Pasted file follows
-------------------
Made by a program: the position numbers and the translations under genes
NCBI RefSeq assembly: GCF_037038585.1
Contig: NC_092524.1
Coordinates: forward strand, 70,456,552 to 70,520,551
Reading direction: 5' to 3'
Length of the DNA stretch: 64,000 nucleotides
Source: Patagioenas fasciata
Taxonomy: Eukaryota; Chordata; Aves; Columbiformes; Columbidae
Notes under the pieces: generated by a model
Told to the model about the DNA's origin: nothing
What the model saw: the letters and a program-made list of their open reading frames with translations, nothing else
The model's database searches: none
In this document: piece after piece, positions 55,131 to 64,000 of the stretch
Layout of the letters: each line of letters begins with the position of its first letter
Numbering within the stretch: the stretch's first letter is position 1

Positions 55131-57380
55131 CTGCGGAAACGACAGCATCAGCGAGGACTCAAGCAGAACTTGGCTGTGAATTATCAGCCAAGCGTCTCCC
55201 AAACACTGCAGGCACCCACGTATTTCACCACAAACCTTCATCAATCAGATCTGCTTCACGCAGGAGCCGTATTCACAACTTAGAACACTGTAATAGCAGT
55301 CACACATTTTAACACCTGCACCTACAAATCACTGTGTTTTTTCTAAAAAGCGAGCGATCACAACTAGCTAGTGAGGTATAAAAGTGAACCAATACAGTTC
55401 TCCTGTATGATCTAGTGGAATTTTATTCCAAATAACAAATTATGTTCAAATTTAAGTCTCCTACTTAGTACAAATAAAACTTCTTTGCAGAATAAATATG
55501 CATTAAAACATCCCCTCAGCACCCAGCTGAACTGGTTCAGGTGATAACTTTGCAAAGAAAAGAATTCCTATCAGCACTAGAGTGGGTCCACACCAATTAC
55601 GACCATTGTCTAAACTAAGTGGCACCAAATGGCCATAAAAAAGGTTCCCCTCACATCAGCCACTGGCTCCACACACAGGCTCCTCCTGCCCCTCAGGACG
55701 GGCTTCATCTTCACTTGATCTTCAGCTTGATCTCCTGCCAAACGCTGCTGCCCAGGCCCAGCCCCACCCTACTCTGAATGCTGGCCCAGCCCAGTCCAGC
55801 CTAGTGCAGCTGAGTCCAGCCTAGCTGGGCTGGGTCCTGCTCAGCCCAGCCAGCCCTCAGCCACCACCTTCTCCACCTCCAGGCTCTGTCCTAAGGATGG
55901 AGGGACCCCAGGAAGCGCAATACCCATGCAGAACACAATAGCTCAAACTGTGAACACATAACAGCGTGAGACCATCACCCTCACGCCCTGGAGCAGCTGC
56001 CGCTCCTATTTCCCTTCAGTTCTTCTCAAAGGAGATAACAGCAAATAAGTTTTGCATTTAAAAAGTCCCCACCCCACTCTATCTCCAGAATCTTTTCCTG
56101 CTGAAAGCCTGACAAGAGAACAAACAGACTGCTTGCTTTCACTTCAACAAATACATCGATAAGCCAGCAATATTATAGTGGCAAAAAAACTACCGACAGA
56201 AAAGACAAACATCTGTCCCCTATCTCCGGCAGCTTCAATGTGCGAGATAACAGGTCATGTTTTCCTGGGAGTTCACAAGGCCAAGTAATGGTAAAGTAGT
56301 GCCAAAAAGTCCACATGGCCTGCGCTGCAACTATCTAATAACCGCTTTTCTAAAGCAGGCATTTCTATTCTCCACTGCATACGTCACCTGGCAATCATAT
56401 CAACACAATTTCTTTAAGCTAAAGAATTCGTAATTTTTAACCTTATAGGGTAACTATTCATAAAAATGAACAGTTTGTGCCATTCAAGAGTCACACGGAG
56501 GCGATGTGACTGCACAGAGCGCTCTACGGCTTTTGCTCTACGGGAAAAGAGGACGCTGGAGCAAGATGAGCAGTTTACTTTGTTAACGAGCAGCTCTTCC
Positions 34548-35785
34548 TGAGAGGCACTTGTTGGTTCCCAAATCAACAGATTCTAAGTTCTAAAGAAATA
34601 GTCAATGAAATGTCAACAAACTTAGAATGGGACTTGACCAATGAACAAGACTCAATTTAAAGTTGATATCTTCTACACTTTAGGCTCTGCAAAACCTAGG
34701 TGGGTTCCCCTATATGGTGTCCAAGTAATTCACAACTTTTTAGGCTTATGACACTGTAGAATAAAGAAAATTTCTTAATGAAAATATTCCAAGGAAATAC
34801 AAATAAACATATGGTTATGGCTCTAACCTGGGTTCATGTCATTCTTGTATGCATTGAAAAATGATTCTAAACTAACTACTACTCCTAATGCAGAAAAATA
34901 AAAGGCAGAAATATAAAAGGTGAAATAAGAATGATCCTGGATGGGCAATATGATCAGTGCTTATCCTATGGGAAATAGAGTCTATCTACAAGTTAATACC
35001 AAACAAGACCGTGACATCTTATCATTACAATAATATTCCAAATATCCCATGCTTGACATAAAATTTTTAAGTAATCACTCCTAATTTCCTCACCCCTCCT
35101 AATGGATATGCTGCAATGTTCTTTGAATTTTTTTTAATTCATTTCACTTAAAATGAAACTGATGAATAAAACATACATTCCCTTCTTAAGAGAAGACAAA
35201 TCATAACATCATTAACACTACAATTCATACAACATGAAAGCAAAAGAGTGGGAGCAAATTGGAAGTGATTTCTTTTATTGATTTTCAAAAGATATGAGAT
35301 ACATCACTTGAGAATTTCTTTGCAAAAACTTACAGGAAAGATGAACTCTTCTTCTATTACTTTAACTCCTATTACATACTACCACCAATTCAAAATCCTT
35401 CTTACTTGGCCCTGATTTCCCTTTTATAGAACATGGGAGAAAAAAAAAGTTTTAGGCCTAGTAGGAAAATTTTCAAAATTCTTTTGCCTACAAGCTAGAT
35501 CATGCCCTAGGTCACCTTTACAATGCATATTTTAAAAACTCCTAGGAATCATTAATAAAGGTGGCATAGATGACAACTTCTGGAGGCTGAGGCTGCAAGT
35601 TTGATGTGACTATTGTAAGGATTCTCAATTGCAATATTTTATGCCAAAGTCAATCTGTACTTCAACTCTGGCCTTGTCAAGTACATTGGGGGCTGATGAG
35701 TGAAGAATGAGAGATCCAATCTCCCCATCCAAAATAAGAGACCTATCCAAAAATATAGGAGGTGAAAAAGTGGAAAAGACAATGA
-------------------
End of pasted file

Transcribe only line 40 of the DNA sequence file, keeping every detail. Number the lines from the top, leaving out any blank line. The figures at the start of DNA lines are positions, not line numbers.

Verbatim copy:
35201 TCATAACATCATTAACACTACAATTCATACAACATGAAAGCAAAAGAGTGGGAGCAAATTGGAAGTGATTTCTTTTATTGATTTTCAAAAGATATGAGAT